After the catastrophic defeat in the 2015 General Election, Labour will inevitably go through a long period of soul searching. Here are my first five thoughts on the lessons the Party needs to learn:
1. THE GROUND WAR ISN’T EVERYTHING
We’ve heard for many years from organisers and some academics about the importance of the so-called ‘ground war’. According to their argument, it's flooding areas with activists that wins elections. Unfortunately, if the ‘air war’ is badly conducted, your ground offensive is unlikely to succeed. Labour failed to win key seats in which it had a strong presence.
2. YOU NEED A STORY TO WIN
In the jargon of political pundits, Labour needs a ‘narrative’. The Tories had one about the supposed success of their economic plan and how this would be put at risk by an alliance of Miliband and Sturgeon. Labour’s weak response was to say it had a ‘better plan’. They were framing the Labour message in the light of the Tory one.
3. IT’S IMPORTANT TO ACCEPT PEOPLE AS THEY ARE
Alan Johnson has been talking about how Blair understood people’s aspirations. Nick Cohen has made the interesting – and allied point – that too many Labour people tend to look down its nose at the English, resenting their prejudices and ignorance. It doesn’t play well. In politics, you need to work with people rather than against them.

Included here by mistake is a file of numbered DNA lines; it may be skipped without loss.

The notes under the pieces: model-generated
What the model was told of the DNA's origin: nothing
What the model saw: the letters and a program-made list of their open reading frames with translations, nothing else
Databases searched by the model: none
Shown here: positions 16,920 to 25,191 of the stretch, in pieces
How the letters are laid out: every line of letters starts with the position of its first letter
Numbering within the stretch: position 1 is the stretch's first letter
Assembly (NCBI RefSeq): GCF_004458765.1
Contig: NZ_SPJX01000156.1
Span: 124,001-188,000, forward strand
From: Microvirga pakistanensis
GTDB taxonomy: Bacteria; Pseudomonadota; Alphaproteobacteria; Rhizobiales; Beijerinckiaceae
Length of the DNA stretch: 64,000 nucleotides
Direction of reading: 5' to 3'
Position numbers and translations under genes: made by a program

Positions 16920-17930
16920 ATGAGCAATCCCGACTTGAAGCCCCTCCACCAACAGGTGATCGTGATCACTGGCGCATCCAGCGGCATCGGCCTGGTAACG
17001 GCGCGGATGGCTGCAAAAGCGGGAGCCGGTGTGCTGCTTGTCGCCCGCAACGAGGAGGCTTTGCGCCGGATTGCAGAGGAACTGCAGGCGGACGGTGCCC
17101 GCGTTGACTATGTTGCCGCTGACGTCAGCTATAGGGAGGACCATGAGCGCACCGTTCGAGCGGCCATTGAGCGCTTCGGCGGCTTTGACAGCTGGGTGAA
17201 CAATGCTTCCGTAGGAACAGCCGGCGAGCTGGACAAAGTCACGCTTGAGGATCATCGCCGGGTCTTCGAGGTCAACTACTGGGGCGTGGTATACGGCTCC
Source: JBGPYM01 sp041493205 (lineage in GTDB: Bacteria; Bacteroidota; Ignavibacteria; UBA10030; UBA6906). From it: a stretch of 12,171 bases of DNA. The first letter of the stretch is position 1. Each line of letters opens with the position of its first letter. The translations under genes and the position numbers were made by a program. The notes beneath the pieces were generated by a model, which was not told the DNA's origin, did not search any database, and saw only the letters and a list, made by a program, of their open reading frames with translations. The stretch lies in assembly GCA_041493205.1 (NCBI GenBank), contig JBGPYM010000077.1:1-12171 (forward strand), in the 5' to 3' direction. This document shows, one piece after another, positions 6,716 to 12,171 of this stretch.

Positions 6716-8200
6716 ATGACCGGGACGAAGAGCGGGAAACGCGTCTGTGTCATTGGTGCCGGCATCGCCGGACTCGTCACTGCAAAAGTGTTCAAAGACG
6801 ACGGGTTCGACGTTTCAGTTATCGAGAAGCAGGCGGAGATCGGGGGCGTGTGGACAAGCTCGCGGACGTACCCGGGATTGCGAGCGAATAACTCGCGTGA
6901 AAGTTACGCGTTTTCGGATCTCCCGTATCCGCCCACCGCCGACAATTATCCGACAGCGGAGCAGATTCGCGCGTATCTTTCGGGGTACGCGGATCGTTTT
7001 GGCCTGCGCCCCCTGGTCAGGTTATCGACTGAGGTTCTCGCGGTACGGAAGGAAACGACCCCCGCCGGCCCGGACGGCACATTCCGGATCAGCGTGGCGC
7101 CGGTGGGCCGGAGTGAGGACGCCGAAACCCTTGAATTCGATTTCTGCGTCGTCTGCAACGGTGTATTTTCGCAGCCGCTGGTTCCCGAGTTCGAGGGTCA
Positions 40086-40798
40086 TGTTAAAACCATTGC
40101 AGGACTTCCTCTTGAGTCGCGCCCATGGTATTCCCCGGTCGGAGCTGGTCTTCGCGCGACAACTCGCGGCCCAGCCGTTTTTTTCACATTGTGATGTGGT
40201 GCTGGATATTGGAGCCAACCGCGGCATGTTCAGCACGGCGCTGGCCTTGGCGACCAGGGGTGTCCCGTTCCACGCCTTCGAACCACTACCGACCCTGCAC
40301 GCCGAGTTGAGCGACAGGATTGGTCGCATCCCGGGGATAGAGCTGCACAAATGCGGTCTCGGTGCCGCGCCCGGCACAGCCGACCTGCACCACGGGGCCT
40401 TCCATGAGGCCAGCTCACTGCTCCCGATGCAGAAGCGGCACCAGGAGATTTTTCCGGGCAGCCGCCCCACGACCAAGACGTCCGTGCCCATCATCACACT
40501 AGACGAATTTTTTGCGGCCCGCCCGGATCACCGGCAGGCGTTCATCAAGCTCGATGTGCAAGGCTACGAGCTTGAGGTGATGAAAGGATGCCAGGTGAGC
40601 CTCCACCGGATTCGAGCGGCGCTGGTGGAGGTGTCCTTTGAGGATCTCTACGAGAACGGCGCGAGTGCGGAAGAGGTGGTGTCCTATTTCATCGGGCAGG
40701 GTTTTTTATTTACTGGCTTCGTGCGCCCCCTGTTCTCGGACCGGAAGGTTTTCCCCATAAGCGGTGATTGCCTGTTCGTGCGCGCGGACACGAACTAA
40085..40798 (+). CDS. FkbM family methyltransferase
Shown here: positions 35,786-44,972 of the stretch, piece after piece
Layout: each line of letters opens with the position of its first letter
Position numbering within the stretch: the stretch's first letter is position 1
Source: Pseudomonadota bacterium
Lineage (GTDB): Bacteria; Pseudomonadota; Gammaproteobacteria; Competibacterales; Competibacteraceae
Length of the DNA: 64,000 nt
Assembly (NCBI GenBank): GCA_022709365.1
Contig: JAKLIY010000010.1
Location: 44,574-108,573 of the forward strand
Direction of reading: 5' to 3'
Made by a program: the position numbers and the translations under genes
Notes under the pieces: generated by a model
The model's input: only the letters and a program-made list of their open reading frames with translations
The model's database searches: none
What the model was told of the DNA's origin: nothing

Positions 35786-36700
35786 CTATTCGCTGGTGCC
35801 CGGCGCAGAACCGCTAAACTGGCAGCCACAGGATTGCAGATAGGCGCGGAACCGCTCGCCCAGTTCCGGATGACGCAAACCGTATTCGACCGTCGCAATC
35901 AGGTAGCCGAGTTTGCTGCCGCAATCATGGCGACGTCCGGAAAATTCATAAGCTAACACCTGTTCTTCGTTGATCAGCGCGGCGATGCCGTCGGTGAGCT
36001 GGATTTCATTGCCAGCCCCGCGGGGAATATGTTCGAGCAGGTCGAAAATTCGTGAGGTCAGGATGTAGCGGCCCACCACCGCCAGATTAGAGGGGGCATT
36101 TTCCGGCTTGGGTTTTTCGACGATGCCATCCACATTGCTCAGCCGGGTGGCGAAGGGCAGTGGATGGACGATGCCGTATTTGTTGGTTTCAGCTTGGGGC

4. LISTEN TO THE FOCUS GROUPS
The pink bus and stone plinth would never have survived any kind of consumer testing. There can only be two conclusions: no one bothered to ask a selection of voters what they thought of the ideas, or – worse still – the voters were asked, but Labour ignored what they said.
5. YOU CAN’T TELL PEOPLE THEY’RE WRONG
Some people point to the moment in the debates when Ed Miliband told the audience that Labour hadn’t spent too much in their previous administration. It was a claim met with derision. If you want to challenge people’s perceptions and convert them to an objective truth, the process takes years. You can’t change their minds in the heat of a campaign or simply tell them they don’t understand.